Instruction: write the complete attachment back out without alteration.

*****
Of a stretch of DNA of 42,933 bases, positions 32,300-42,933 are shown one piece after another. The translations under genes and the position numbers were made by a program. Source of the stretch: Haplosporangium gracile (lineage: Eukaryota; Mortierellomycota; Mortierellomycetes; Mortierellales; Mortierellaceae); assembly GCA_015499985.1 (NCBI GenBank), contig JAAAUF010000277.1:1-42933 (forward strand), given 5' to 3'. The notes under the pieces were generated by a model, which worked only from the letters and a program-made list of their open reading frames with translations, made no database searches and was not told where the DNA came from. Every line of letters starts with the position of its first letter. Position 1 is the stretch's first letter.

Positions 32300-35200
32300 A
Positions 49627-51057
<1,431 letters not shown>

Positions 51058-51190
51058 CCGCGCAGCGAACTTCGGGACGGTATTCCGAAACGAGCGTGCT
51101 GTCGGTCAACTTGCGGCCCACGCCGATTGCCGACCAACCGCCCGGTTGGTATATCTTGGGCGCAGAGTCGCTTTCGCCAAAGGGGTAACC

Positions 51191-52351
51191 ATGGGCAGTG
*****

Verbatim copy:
Of a stretch of DNA of 42,933 bases, positions 32,300-42,933 are shown one piece after another. The translations under genes and the position numbers were made by a program. Source of the stretch: Haplosporangium gracile (lineage: Eukaryota; Mortierellomycota; Mortierellomycetes; Mortierellales; Mortierellaceae); assembly GCA_015499985.1 (NCBI GenBank), contig JAAAUF010000277.1:1-42933 (forward strand), given 5' to 3'. The notes under the pieces were generated by a model, which worked only from the letters and a program-made list of their open reading frames with translations, made no database searches and was not told where the DNA came from. Every line of letters starts with the position of its first letter. Position 1 is the stretch's first letter.

Positions 32300-35200
32300 A
Positions 49627-51057
<1,431 letters not shown>

Positions 51058-51190
51058 CCGCGCAGCGAACTTCGGGACGGTATTCCGAAACGAGCGTGCT
51101 GTCGGTCAACTTGCGGCCCACGCCGATTGCCGACCAACCGCCCGGTTGGTATATCTTGGGCGCAGAGTCGCTTTCGCCAAAGGGGTAACC

Positions 51191-52351
51191 ATGGGCAGTG